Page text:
Parents can get very upset when they see their child’s Report Card and it shows that there are no A or B grades. After reading this article you may be able to relax. Intelligence is distributed over a range of scores that educationists call ‘The Bell-shaped Curve’. God has endowed some people with amazing intelligence and others, for various reasons, struggle intellectually. Most people fall in the average range.
Why is it, therefore, that educators and parents expect all students to receive an A or B for every subject? That is just not possible or rational. So, we beat our foreheads. We yell at our kids or punish them. We brow-beat them about not working hard enough, being lazy. Some parents call the school and demand to know why their child did not get a higher grade.
It is near impossible for a child with an IQ below 100 to get an A. However, it is very possible for a student with an IQ over 130 to get an F. Let me explain before you want me put down by your favorite veterinary clinic! What schools have been doing for too long is mixing grades for academic attainment with grades for effort and attitude. A student who hands in their work on time, who acts appropriately, receives a reasonable score for tests, and the teacher likes is often awarded an A or B.
“So”, you say, “what’s wrong with that?” By combining attitude, effort and an academic score it leads to mediocrity. The student and their parents believe that the child has worked really hard and has achieved a high academic grade. But this is not necessarily so. The child then believes that all they have to do is maintain that level of performance. The parents are also happy with their child’s efforts.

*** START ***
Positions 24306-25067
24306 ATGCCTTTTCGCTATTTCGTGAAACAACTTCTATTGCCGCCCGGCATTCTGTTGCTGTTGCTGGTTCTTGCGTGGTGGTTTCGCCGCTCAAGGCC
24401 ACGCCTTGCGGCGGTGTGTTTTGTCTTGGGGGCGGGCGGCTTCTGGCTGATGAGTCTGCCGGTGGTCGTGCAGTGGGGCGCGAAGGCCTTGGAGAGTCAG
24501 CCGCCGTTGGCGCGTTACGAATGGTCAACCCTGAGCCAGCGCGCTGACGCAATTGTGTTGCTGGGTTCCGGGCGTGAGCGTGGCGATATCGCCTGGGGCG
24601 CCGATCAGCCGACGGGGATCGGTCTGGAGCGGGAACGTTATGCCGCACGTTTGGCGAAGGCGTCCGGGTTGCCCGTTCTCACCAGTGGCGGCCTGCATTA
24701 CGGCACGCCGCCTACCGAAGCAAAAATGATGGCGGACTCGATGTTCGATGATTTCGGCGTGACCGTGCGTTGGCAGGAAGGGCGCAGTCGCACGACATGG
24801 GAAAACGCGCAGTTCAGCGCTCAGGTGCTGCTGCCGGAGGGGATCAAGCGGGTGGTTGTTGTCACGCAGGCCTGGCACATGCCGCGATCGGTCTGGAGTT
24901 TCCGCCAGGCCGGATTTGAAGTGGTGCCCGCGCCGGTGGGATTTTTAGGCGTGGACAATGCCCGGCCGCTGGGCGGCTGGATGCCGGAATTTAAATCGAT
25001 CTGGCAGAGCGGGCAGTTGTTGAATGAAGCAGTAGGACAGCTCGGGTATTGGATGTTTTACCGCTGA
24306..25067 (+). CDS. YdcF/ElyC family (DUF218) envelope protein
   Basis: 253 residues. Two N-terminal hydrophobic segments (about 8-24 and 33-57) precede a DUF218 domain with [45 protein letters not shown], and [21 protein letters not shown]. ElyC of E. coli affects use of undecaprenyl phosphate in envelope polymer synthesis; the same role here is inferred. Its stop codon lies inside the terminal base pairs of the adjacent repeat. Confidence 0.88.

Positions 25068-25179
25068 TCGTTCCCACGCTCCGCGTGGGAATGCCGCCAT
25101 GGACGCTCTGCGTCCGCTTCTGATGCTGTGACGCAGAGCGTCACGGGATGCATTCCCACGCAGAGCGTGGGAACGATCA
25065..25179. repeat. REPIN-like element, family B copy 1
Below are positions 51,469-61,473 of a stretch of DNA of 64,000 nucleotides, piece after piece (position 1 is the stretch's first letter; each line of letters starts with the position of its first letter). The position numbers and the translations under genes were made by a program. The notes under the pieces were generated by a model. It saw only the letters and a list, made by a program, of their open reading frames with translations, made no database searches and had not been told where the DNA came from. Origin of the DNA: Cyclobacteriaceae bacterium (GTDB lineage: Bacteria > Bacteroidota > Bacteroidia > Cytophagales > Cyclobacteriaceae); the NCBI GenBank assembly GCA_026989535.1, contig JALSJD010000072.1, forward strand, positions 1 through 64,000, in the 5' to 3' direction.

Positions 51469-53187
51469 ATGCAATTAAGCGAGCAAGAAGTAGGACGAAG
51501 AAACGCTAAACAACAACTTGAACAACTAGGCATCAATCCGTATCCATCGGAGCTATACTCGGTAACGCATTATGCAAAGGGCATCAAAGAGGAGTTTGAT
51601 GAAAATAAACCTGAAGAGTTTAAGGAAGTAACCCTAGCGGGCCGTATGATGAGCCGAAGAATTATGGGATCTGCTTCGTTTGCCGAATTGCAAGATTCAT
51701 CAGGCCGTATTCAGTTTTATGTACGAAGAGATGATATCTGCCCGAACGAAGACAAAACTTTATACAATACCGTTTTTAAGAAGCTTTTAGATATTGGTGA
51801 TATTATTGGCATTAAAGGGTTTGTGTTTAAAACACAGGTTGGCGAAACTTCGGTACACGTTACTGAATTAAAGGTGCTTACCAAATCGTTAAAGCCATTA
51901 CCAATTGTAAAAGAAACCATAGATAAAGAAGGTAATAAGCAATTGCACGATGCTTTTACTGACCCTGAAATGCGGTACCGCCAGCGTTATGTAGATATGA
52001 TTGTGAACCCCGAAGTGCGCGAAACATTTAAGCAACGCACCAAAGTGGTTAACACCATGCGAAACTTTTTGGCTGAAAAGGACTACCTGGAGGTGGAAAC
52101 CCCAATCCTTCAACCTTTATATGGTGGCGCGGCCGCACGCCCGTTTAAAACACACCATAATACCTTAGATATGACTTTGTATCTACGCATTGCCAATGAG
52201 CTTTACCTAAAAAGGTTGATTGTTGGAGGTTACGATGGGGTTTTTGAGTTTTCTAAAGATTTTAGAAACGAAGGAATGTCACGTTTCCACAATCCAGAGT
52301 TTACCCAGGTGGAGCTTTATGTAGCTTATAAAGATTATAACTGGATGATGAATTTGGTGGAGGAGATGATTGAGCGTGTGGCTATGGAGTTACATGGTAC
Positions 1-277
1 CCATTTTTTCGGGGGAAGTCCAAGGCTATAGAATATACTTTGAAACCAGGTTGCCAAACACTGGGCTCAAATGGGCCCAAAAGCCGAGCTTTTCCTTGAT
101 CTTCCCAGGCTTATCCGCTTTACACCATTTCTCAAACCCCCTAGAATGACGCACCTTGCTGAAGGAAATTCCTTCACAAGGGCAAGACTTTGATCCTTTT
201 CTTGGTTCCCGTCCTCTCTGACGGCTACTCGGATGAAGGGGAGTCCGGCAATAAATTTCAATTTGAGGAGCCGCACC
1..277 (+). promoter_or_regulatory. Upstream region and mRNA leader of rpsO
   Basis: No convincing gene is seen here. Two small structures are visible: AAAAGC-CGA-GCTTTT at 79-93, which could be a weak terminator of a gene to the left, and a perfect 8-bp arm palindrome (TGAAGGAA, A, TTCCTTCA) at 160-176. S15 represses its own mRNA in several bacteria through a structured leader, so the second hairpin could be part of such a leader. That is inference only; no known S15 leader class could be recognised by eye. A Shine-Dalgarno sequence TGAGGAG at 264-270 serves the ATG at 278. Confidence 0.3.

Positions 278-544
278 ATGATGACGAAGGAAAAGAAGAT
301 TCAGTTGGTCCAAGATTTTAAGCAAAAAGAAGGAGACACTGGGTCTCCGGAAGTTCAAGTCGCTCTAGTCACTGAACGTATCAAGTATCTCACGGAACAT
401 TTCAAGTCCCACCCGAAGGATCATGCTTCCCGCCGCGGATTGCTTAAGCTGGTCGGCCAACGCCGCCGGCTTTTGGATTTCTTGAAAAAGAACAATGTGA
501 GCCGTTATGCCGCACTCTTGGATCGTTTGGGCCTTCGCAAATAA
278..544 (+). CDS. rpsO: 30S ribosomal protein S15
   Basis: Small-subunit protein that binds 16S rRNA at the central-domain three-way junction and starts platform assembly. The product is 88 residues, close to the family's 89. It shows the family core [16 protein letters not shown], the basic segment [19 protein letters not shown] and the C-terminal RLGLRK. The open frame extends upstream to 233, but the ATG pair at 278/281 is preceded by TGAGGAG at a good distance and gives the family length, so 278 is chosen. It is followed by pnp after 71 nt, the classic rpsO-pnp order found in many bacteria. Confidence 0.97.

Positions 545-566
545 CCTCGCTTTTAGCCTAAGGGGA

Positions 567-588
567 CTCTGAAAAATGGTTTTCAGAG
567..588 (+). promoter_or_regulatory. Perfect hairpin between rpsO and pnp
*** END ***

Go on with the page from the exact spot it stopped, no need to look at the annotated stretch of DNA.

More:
Some people may still say that they can’t understand what my problem is. Let me tell you. When your child takes a standardized test (based on nationally-derived norms and set by a nationally-approved company) the test is purely academic and no relevance is given to attitude, effort, completing homework or handing in work on time. Do you see my point now? Parents, the school and the Board of Education may wonder why the subsequent scores are so low on the State Testing program.
Have I got an answer to this problem? Yes, I do. Two scores should be given on each Report Card, one for purely academic achievement and the other for attitude, effort, good citizenship etc. This was the way things were done when I was being educated in New Zealand. Probably this may be how things are done in some education districts throughout the USA or in other countries where readers of this article may be.
If you see the sense in what I am telling you it would be a good idea to speak to your local Board of Education. If they adopt this method of reporting, scores and expectations will rise. Why I like it, too, is because it is true reporting. I would give more credence to the Attitude/Effort score. Not everybody could or should have an A or B for their academic score by nature of the distribution of intelligence, but every child is capable of receiving an A or B for Attitude/Effort.
Truth in reporting is paramount. Truth is one of our most vital values and needs to be upheld. Jesus said that He was the Truth and that the truth would set us free. I certainly would feel more free as a parent if I could see the truth about my child’s performance and not have it intertwined with other ‘masking’ factors!
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